Jess Bowen of the Summer Set

Jess Bowen of the Summer SetHello again, Modern Drummer readers! My name is Jess Bowen, and this is my second blog for MD. If this is your first time reading, here’s a basic run-through of my band and myself. I play for a pop-rock group called the Summer Set, based out of Arizona and signed to the wonderful label Razor & Tie. I started playing about ten years ago, when my father, who was also a drummer, informed me that I would need to take up the drums before he would buy me the guitar that I always wanted. Ten years later, and still no guitar. (Thanks, Pop!) Luckily, growing up in a family of drummers (my older brother played as well), I naturally acquired rhythm and coordination simply from listening to them play every day.

I started out by playing in the school jazz band, with Buddy Rich’s “Mercy Mercy Mercy” being the first song I learned to play while sight-reading. After a few rehearsals, I realized that reading the music was keeping me from actually feeling it, and I took the initiative to scrap the sheet music and play the song by ear. I’m sure all you drummers can agree, you have to be able to feel the song in order to get into your own groove!

Eventually I was approached by some of my friends when we were in the 8th grade, asking if I’d be interested in joining their band to play covers of Blink-182 and Green Day songs. Of course at the time these were some of my favorite bands, so I happily agreed. We continued playing around locally, and eventually in 2007, with a few lineup changes, we formed the Summer Set. Since then, we’ve been lucky to have shared the stage with artists and bands that I admire and look up to, and have acquired some amazing friendships along the way. Advertisement

Speaking of friendships, we recently got off tour with All Time Low, Yellowcard, and Hey Monday, which was probably my favorite tour we’ve been a part of thus far. As far as drummers go, Longineu Parsons (Yellowcard) was always one of my favorites to watch while I was growing up, and being able to share the same stage with him every night was such an honor and a great learning experience for me. Of course being a female drummer, I also looked up to drummers and percussionists such as Sheila E, Karen Carpenter, and Cindy Blackman. Without seeing these prominent females in the male-dominated drumming world, I probably wouldn’t be a drummer today.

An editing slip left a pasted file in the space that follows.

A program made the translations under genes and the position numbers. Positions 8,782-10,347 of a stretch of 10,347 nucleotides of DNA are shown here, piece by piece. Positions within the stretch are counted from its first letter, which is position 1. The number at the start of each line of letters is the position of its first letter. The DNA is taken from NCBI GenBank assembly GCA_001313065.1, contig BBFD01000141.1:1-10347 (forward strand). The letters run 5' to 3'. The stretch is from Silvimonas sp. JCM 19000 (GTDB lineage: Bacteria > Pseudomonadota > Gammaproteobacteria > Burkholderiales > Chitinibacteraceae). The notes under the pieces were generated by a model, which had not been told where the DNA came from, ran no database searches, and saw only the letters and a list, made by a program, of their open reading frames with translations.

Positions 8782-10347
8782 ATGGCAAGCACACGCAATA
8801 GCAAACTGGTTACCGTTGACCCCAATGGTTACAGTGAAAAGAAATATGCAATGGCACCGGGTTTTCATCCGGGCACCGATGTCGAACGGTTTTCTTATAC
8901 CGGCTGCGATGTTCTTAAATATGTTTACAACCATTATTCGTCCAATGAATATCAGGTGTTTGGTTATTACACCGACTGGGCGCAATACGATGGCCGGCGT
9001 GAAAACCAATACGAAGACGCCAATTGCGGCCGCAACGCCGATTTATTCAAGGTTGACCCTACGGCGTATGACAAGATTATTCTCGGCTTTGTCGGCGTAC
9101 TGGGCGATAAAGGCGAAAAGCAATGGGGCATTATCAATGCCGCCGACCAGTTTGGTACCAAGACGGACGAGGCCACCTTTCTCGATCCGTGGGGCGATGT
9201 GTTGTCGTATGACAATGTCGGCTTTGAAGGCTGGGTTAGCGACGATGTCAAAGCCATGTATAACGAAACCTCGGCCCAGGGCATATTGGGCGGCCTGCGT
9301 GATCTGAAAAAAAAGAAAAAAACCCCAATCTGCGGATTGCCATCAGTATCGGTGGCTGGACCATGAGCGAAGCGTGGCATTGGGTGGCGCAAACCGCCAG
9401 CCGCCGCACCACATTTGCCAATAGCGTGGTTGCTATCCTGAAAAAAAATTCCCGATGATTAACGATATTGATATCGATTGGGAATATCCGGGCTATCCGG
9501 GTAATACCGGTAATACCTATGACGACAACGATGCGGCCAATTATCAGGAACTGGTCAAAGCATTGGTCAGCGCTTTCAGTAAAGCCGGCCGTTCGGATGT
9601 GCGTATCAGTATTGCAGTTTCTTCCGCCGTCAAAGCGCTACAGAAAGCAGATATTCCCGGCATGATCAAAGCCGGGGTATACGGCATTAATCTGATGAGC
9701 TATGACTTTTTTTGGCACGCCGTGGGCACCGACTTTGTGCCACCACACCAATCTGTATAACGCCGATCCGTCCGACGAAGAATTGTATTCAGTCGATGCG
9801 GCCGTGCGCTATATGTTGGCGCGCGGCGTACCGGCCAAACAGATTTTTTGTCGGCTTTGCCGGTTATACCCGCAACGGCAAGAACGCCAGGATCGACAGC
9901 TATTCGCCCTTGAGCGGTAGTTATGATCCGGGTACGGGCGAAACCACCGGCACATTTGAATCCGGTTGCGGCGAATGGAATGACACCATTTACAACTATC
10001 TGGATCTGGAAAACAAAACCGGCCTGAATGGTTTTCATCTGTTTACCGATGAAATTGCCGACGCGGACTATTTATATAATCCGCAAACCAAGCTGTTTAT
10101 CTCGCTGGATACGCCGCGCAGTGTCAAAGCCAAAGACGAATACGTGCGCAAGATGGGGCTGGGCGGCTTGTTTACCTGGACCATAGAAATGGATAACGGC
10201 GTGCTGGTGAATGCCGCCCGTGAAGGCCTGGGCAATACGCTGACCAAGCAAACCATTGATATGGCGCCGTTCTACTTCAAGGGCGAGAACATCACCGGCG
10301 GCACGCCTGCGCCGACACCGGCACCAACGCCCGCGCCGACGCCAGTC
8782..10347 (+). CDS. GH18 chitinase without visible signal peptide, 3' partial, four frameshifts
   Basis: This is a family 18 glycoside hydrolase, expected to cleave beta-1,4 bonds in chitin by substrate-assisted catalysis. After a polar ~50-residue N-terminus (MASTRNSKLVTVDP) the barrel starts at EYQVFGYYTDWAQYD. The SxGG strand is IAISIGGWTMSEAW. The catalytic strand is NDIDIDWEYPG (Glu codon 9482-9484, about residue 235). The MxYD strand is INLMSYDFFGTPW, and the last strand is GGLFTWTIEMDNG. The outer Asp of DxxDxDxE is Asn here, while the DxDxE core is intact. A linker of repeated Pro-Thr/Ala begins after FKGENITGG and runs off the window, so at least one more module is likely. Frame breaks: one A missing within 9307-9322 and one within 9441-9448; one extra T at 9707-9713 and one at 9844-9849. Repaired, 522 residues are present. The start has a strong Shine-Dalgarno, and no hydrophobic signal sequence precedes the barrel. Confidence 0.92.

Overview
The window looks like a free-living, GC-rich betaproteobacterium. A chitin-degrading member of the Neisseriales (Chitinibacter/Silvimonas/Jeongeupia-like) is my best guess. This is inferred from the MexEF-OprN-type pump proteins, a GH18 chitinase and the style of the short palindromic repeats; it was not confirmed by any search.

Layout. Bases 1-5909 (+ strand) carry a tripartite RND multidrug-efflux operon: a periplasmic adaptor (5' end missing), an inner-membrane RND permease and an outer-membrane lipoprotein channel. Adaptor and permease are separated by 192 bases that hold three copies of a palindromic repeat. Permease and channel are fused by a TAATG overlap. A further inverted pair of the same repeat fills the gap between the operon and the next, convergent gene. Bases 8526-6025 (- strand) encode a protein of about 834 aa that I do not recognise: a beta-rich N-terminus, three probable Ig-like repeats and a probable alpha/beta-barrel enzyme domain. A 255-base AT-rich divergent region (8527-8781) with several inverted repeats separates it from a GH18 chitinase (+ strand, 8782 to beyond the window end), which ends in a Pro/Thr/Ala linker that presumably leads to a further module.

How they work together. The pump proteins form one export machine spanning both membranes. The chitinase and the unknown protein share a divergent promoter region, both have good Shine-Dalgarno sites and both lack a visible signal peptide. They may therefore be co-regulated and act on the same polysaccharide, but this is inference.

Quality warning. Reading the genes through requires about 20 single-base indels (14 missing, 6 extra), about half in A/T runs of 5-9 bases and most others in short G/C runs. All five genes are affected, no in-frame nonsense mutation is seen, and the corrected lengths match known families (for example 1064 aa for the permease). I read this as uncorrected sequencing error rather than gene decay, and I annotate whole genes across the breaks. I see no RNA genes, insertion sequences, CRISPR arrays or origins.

A typical question I receive quite often is, “Why aren’t there more female drummers”? After hearing this question over and over again, I came to realize that a more salient question is, “Why aren’t more female drummers playing at a higher level”? There are tons of girls drumming out there, but unfortunately many of them become discouraged and simply consider drumming a hobby. We are striving against a barrage of criticism, and giving up seems to be the easy way out. I’d be lying to you if I said I didn’t face the same struggles that all female drummers face before establishing themselves. I knew that before I was even given the chance to prove myself on stage, there would be a preconceived notion of me as a drummer. I remember playing one of our first shows in L.A., and the sound engineer didn’t let me check my own drums. He even stated, “Don’t worry, I’ll hit them like a girl.” Since then I’ve often been told that I hit harder than most male drummers, so I guess I owe him a big thank-you for fueling my fire.

For those of you interested in gear, I play a four-piece SJC Custom drumkit, accompanied by four Sabian cymbals: 14″ AAX Fast hats, a 20″ Metal crash, a 22″ HHX Legacy ride (I use this to crash on), and a 21″ HHX Legacy ride. My wonderful friends at Vater were nice enough to customize my Universal Sticks with my signature and band logo printed on them. I am truly honored and grateful to be a part of these remarkable companies. Advertisement

Thanks for reading my ramblings once again, but that’s all for now! Check out our new album, Everything’s Fine, and check us out on tour this summer with We the Kings.

For more on Jess Bowen, go to

To see Jess’ older blog post on Modern Drummer go here: